Are we angry?
AIDS activist Gregg Bordowitz asked this question last year during a lecture at LACE, and Dont Rhine of the Ultra-red political collective reiterates it now. But he answers it, too, saying that while many people will say they’re sad or anxious, few will acknowledge outrage. So how do you mobilize around important issues like AIDS without anger as fuel? You look for other, more pragmatic fuels. “If we wait for people to be angry, we’re doomed,” says Rhine.Ultra-red, which started in 1994, initially consisted of four members joined in an effort to use experimental sound toward political ends. Since a restructuring in 2004, Rhine, Elizabeth Blaney, Pablo Garcia and Leonardo Vilchis have welcomed six associate members and numerous artists and activists to collaborate on projects using a variety of tactics and mediums. In the process, they’ve found that personal and reflective work, which can be the starting point for further discussion, is an effective and powerful alternative to anger.“We’re interested in direct contact,” says Rhine, “and that precise point at which an artist and his or her experience comes up against social movements or politics.” Rhine also notes that he’s inspired by the social activism that derives from Latin America — the educational theories of Paulo Freire, for example — and these ideas help drive collaborations with organizations such as Union de Vecinos in East L.A., which addresses housing issues, and Kanak Attak, an anti-racist network based in Germany. Recent Ultra-red projects include “SILENT | LISTEN,” a series of meetings staged in museums and dedicated to examining the AIDS epidemic.Ultra-red also recently launched “Public Record,” a series of experimental sound and music pieces available free online. “The decision to go with ‘Public Record’ was largely pragmatic,” explains Rhine, and grew out of the downsizing of the electronic-music market. “The smaller labels were going under, and no one wanted the conceptual or socially engaging work, because it didn’t sell.” Rather than stop producing the work, Ultra-red decided to use the Internet as a way to make it available, and now has a lineup of releases, many of which exemplify the social activism and art that characterize the organization.“Public Record” has also become the platform for a series of short videos by the L.A.-based group Speculative Archive, the joint project of media artists Julia Meltzer and David Thorne. The pair’s previous work includes the experimental video “It’s Not My Memory of It”: Three Recollected Documents, which addresses moments of secrecy and revelation in the CIA. They are doing research for a project titled Not a Matter of If but When, based on notions of pre-emption, prevention and imminence, terms used in the 2002 U.S. National Security Strategy in regard to the war on terror — and words that provide militarists an opening to act based on predictions of what will happen in the future.“The genesis of the project came out of some work we did on a previous tape,” explains Thorne. “There were some people who were arrested — in Detroit and in Spain — as alleged sleeper-cell members, and some of the materials that were seized in their dwellings were videotapes of Disneyland and the MGM Grand hotel. We are interested in how those tapes became images of something that’s not actually represented in them, namely images of those sites destroyed. It’s kind of this Philip K. Dick or Minority Report idea of the future as something that we can predict in the present.”Meltzer and Thorne lived in Damascus for the last nine months, conducting interviews and shoots. While they work on Not a Matter of If but When, however, the Archive is making a series of short video “dispatches” based on their everyday experiences in Syria and released on the Ultra-red site as QuickTimes. Record No. 1 pairs voice-over and text written in English and Arabic with a traditional Kurdish song, offering a multitiered rumination on conceptions of the relationship of a leader to his/her people. In Record No. 5, a bird flying against the blue sky is revealed to be a bird grasped in someone’s hand; the soundtrack consists of an instrumental version of Queen’s “We Are the Champions” (as played by two Russian women at Harry’s Bar in the Cham Palace Hotel in Damascus). The dense mesh of references underlines the complexity of cultural identity and the push-and-pull of power and authority. What makes these videos so compelling, though, is the fact that they’re brief, ambiguous and complex. Indeed, Meltzer and Thorne achieve a lyricism and complexity much greater than the confines of online video typically dictate.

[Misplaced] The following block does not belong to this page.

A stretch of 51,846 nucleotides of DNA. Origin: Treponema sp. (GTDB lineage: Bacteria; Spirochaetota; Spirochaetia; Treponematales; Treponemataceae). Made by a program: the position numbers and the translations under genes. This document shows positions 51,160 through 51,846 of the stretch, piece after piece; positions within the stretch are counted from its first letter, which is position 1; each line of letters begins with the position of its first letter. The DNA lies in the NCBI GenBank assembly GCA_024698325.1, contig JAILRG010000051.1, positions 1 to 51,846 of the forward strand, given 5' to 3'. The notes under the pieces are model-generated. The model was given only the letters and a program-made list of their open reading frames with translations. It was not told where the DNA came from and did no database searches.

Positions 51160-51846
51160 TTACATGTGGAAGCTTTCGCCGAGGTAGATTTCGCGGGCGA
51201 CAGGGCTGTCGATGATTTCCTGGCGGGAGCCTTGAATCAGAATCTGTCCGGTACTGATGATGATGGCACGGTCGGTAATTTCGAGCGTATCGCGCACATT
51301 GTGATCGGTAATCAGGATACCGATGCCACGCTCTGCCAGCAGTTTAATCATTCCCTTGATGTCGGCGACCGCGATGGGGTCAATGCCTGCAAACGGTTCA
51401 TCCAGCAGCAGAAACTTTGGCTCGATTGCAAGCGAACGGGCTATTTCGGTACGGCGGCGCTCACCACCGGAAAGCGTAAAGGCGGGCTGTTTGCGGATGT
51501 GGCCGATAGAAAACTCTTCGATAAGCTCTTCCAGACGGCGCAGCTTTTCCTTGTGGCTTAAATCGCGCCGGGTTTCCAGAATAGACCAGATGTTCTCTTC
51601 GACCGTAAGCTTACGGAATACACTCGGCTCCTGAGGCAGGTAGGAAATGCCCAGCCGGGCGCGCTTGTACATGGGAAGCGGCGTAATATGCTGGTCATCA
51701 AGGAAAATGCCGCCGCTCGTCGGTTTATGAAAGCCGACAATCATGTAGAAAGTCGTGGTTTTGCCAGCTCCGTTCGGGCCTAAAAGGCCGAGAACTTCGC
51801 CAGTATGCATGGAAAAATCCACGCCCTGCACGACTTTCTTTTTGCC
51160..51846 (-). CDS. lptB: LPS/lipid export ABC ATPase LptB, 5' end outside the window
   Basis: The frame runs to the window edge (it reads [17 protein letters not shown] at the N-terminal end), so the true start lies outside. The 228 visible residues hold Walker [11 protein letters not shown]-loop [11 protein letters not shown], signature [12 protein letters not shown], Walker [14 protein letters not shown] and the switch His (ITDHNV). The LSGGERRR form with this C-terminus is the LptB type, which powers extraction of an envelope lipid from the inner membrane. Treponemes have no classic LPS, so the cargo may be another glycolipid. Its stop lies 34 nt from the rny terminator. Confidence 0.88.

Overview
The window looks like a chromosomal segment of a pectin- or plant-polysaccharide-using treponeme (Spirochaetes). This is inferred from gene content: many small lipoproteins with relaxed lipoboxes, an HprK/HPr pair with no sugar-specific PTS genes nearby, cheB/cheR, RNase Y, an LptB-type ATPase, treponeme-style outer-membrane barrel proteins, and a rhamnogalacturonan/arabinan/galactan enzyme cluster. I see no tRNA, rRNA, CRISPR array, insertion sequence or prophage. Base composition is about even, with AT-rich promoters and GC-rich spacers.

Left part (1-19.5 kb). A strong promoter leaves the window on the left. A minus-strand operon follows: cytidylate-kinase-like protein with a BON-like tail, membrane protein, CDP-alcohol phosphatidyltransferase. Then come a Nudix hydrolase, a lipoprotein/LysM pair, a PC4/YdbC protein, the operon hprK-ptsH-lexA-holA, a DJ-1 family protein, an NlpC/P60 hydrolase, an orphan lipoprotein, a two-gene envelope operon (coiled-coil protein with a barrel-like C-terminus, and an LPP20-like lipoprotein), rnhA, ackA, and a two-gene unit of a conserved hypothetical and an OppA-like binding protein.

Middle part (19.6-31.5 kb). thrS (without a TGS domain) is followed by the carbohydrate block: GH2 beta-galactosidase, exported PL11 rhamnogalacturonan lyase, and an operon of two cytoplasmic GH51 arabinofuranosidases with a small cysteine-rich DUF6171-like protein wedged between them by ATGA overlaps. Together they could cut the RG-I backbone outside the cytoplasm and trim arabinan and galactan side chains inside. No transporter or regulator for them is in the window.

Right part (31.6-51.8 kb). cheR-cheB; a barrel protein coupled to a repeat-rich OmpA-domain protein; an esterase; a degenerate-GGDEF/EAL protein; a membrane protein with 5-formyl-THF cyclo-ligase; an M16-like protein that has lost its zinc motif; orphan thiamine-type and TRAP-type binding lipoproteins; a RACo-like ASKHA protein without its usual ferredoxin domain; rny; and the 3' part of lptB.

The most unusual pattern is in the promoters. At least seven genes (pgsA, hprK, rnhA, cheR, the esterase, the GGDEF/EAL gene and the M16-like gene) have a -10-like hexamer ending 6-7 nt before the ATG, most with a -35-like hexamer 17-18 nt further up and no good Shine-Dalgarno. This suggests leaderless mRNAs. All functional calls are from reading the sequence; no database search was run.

For both Ultra-red and Speculative Archive, the model of activism and critical
artmaking that worked in the ’80s and ’90s is no longer viable, and so their task
includes reinventing a political practice for the present. “The most exciting
work I’m seeing is work that isn’t about an object,” says Rhine, “but is instead
a focal point for a collective process of reflection. That’s where we need to

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